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Ultra-high resolution sampling with UAVs for optimising fractional woody cover characterisations in dryland savannahs

Symeonakis, Ilias and Karantzalos, K and van den Berg, E and Kellner, K (2017) Ultra-high resolution sampling with UAVs for optimising fractional woody cover characterisations in dryland savannahs. In: European Space Agency WorldCover 2017 Symposium, 14 March 2017 - 16 March 2017, Frascati, Italy.

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Abstract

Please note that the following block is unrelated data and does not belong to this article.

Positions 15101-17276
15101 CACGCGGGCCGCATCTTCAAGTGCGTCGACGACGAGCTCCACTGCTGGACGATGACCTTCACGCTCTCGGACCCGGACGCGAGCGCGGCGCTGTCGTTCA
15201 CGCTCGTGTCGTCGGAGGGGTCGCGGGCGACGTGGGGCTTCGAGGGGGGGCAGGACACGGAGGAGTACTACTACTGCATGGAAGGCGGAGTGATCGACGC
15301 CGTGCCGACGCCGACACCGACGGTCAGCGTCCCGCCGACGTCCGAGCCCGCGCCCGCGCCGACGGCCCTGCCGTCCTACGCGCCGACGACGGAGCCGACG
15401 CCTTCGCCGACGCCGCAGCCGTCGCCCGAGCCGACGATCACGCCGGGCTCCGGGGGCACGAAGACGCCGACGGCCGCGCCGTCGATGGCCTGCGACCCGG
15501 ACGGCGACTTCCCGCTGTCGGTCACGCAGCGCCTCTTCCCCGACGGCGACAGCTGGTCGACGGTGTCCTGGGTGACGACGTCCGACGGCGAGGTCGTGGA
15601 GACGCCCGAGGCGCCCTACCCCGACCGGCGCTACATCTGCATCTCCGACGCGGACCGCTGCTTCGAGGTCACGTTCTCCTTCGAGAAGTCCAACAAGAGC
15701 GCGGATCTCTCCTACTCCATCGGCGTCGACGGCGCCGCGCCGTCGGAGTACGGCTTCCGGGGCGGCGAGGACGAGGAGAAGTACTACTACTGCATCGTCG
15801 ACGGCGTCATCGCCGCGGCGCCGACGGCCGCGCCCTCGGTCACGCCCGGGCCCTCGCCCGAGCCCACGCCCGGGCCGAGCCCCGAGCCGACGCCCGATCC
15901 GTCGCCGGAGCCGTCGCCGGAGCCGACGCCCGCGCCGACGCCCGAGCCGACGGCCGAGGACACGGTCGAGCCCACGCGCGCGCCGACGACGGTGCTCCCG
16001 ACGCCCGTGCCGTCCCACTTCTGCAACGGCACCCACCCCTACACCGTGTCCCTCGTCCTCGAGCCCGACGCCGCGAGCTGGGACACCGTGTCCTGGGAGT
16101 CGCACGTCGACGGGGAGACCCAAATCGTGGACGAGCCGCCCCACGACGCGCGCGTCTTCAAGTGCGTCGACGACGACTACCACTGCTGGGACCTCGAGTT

Dryland savannahs are crucial for understanding carbon cycling and storage and for their provision of ecosystem services. Globally, the accurate mapping of the woody savannah component and its characteristics is especially important as it provides input to carbon emissions models. Moreover, in the southern African region, the encroachment of unpalatable woody species over large expanses of palatable grasses has received a lot of attention as it directly affects the livelihoods of local populations. Over these scales, Earth observation technologies are seen as the only viable means for mapping and monitoring the characteristics of woody vegetation. However, the commonly applied sampling and validation approach incorporating point woody samples identified over aerial photography or very-high resolution data (e.g. via Google Earth) is problematic as the satellite data used for the mapping, with a pixel size of 10 – 30 m, rarely consists of pure woody vegetation. To bridge this spatial gap between what is identified in the point-based samples and what is included in the 10-30m pixel, we employ a UAV-based 2D and 3D sampling strategy. We incorporate point samples collected from Google Earth in a 400km2 area of the Northwest Province of South Africa together with UAV-collected RGB and 3D mosaics, in order to optimise the mapping of fractional woody cover. We test the approach using both Landsat-8 and Sentinel-2 data in order to assess the applicability at both 10 and 30m scales. We also test the accuracy of two different machine learning classification approaches: random forests and support vector machines. Our 2D/3D UAV-based sampling approach provides higher fractional woody cover classification results than simply incorporating the ‘traditional’ point samples from aerial photography or Google Earth. Our suggested methodology can provide much needed assistance to fractional woody vegetation monitoring efforts in Southern African savannahs where the process is partly related with bush encroachment and land degradation.

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